Scammers will often ask targets to pay by gift card, virtual currency, cash, or by wiring money (especially to a foreign bank), and they will often try to rush you. A better idea is to pay by credit card or check, says the FTC.

Ideally, you should also review your bank statements to make sure you donated the amount you thought you did and not more and that you haven’t accidentally signed up for recurring donations.

3. Be wary of phishing scams

Be skeptical of unexpected emails, texts, and calls that supposedly come from charities. Whatever you do, don’t respond to them with personal information and don’t click on any links or files within texts, emails, and even social media posts as these could contain malware.

Note that some scammers may use names similar to those of genuine and well-known nonprofit organizations and even create fake websites. The web addresses for the latter are likely to end with .net and .com, whereas the web addresses for real nonprofits typically end with .org.

A quick Google search should give you a good idea of whether the charity is legitimate or not. If you need to get in touch with a charity, use the contact information outlined on the charity’s official web page.

4. Delete your profile from data brokers

Often, fraudsters will use the information they find on data broker sites to craft more convincing scams. Some may even use your personal data to try to persuade you that you’ve already made a donation pledge.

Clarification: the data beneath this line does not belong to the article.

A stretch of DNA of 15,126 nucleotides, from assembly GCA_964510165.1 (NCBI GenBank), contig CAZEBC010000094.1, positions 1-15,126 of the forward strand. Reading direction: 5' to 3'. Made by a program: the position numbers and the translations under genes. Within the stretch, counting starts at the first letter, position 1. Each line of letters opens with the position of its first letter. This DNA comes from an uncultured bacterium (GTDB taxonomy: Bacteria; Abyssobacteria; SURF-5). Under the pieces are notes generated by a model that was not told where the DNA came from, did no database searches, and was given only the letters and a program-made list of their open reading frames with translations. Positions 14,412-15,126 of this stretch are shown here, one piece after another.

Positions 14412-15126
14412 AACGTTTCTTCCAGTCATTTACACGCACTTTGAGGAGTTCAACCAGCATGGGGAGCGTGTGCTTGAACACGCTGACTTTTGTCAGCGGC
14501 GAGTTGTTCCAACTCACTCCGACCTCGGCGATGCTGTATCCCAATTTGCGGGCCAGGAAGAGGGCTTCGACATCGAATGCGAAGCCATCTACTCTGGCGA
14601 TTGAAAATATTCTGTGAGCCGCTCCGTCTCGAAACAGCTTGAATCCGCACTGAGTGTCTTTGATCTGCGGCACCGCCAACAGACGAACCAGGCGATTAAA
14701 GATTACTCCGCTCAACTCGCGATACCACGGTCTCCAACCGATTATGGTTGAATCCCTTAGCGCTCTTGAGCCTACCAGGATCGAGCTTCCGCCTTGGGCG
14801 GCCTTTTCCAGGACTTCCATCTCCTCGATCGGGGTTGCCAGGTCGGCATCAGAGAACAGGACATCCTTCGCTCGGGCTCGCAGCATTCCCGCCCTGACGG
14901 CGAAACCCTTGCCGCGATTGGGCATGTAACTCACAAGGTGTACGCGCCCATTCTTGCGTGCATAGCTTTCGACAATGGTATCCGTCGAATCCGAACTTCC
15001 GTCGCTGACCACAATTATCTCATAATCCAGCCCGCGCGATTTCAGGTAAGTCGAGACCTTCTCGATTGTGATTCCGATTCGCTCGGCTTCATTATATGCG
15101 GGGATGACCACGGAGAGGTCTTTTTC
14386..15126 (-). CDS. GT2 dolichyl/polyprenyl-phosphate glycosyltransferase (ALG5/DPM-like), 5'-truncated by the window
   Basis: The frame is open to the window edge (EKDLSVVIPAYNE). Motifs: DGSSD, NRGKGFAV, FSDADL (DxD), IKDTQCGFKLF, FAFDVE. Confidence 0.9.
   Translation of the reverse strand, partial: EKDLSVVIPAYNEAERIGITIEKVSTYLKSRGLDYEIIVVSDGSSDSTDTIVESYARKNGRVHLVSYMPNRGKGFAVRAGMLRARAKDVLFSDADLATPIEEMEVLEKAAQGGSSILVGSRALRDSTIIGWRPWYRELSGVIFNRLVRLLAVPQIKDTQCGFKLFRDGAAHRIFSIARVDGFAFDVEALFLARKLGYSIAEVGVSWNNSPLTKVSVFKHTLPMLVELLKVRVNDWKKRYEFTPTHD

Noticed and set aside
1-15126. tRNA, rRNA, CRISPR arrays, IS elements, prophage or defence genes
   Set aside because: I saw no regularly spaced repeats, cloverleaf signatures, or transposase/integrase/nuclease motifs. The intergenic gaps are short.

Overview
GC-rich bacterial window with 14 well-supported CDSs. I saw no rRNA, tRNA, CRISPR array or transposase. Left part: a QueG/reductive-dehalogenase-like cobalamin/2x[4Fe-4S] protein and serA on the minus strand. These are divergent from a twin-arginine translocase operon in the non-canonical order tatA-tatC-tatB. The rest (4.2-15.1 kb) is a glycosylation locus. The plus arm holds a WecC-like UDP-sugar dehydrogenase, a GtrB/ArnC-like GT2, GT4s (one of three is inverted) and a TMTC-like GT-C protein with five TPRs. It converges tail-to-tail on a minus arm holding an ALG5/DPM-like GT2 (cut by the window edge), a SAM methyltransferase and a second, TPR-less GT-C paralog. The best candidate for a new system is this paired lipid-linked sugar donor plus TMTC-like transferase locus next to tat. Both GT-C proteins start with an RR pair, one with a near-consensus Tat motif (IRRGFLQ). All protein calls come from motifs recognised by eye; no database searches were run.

To mitigate this risk, take the time to opt-out of data brokers and people search sites. There are plenty of free step-by-step guides available online, or you can employ the help of professionals.

A wake-up call

Despite growing pressure to rein in data brokers and increasing data privacy regulations at the state level, the data brokerage industry, which makes more than $200 billion of revenue every year, is showing no signs of slowing down.

Last year, for example, data brokers shelled out millions on lobbying, rivaling the spending of big tech companies like Google and Facebook, according to nonprofit The Markup. While it is unclear whether data brokers lobbied for or against specific bills that relate to the industry, experts think that their lobbying makes one thing clear: with their business model under threat, companies that buy and sell people’s data are going to do everything they can to protect their livelihood.

For cybercriminals, data brokers’ persistence is great news, not only because data brokers can provide them with valuable information about their targets but also because they are as easy to hack as any other company. In 2019, for example, the entire database of the data broker LimeLeads was made available on an underground hacking forum.

Regardless of how fraudsters get their information—whether through data brokers, social media sites, charities themselves, or other online sources—the rise in fraudulent fundraising serves as a wake-up call for charities and donors across the country.

Rob Shavell is co-founder and CEO of Abine/DeleteMe.